Virtual reality (VR) and augmented reality (AR) offer huge potential to transform lives through immersive experiences. Oxford University is experimenting with VR immersion therapy, while Patient’s Virtual Guide enables children receiving medical treatment to familiarise themselves with the hospital environment through a safe virtual world, before they are admitted as patients.
  5. Autonomous vehicles
    Unmanned transport offers the potential for a lower cost, greener and more accessible way to transport everything from people to parcels. East Africa is spearheading the social tech drone revolution with the launch of Zipline, a national medical delivery service in Rwanda. On the ground, autonomous public transport systems are starting to take shape. And in Singapore, Changi General Hospital has successfully deployed self-driving wheelchairs, improving the quality of life for those with restricted movement.


Transforming lives with tech

We’re working to build a future where social transformation drives tech development. 

We understand the challenges social entrepreneurs face, such as limited resources, funding gaps and regulatory concerns. From fake news to ‘robots taking our jobs’, we’ve seen tech come under a harsh spotlight, with its negative social impact under scrutiny. But there is also significant latent potential to use tech for social good so that it enhances and enriches our lives. We’re working to put social purpose at the heart of tech development, so that it can fulfil its potential.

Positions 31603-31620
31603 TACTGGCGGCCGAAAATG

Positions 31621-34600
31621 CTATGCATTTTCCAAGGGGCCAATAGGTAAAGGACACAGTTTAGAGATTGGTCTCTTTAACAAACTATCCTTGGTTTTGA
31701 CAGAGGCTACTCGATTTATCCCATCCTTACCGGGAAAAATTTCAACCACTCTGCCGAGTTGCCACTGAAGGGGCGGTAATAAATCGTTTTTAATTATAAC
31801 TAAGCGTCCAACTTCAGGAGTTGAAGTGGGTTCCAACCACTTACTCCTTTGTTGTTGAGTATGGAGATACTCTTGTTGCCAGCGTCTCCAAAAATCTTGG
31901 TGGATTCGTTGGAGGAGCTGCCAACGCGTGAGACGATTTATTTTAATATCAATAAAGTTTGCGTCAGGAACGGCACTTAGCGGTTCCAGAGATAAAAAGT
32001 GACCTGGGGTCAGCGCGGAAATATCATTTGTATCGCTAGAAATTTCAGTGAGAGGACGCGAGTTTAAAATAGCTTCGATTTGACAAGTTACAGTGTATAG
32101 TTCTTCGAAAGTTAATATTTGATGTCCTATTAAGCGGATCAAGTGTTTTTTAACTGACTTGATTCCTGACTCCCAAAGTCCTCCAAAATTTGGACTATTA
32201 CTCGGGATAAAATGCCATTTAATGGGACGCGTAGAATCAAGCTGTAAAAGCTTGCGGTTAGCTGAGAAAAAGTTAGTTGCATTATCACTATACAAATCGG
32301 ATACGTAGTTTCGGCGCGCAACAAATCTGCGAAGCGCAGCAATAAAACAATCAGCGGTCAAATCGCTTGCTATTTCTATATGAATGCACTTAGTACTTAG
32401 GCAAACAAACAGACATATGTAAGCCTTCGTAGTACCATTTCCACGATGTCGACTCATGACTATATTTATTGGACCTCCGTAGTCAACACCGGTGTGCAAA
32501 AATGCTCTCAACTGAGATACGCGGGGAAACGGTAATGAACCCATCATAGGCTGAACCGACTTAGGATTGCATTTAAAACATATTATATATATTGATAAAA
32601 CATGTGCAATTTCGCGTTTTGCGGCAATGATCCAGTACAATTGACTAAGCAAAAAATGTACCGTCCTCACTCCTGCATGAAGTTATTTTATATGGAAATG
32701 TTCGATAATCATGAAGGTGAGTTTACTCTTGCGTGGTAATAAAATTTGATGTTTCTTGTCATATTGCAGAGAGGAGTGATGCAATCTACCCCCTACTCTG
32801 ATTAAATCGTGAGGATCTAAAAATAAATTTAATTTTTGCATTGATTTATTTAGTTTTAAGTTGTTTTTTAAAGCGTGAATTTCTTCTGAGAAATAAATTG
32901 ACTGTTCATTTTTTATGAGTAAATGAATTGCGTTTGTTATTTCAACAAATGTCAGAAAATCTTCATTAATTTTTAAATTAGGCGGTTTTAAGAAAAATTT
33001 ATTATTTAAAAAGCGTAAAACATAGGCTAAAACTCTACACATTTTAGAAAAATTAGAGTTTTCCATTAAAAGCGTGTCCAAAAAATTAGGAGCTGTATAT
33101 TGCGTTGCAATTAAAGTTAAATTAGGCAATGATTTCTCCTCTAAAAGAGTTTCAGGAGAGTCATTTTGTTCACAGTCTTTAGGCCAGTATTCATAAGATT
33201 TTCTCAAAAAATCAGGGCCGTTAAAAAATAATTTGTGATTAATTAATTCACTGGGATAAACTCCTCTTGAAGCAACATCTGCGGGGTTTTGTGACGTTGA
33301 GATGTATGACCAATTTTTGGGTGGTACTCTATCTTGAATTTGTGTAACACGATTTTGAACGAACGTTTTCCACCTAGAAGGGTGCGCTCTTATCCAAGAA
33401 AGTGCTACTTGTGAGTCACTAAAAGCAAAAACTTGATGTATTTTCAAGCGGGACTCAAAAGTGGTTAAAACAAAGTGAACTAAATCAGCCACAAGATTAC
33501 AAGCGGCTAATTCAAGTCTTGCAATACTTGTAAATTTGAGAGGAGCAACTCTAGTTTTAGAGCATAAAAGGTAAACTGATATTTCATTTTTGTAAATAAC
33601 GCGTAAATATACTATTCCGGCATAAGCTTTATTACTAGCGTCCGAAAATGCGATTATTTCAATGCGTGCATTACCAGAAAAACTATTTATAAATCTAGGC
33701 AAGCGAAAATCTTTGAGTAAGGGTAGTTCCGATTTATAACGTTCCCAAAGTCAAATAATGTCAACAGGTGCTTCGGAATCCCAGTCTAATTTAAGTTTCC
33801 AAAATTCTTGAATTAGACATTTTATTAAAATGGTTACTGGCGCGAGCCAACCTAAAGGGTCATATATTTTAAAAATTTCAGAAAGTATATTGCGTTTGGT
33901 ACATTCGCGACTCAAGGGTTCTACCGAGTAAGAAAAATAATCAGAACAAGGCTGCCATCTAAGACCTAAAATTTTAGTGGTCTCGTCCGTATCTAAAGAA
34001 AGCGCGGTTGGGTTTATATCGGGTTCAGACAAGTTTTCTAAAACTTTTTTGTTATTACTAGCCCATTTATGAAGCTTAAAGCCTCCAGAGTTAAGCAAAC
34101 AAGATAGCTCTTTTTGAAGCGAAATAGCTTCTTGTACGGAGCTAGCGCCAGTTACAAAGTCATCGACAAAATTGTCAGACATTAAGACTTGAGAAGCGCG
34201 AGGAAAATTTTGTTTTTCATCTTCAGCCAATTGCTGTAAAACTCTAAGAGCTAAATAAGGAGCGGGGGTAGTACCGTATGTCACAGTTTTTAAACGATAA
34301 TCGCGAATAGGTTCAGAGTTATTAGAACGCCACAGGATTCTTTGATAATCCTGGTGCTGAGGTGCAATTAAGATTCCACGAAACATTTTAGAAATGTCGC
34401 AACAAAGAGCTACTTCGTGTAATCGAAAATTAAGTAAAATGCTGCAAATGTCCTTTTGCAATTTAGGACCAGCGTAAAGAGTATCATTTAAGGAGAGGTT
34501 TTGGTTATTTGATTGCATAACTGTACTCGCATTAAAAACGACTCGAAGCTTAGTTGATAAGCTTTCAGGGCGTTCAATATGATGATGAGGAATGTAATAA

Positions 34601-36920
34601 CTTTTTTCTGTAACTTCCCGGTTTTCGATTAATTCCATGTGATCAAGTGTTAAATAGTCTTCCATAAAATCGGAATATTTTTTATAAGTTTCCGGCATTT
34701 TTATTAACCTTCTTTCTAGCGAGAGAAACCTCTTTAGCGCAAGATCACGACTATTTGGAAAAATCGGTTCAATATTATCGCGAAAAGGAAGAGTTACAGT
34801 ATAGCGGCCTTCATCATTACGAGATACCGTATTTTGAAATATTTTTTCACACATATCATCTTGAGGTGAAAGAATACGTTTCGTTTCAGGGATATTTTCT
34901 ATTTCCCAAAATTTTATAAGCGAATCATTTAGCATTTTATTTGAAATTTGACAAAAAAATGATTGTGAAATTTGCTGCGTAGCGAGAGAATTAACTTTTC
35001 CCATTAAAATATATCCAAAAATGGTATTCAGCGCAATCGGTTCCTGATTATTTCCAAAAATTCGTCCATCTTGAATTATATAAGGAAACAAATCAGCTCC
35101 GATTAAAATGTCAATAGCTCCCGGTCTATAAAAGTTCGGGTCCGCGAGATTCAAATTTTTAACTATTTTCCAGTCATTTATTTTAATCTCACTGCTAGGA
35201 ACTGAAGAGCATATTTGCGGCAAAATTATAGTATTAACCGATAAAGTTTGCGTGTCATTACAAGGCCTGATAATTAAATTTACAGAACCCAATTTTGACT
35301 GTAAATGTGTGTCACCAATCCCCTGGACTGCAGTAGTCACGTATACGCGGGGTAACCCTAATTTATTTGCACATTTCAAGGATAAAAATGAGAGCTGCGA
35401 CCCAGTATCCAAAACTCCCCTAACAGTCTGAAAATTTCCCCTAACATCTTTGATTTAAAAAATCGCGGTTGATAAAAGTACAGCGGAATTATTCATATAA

Five years of NT100 have shown us what’s possible; now we’re sparking a global conversation about how all sectors of society can help make this happen at scale. 


NT100 report coverRead Transforming Lives With Tech: A Global Conversation here. The Nominet Trust also has a podcast series, Our Lives + Tech, which explores the relationship between tech and society with leading experts and practitioners.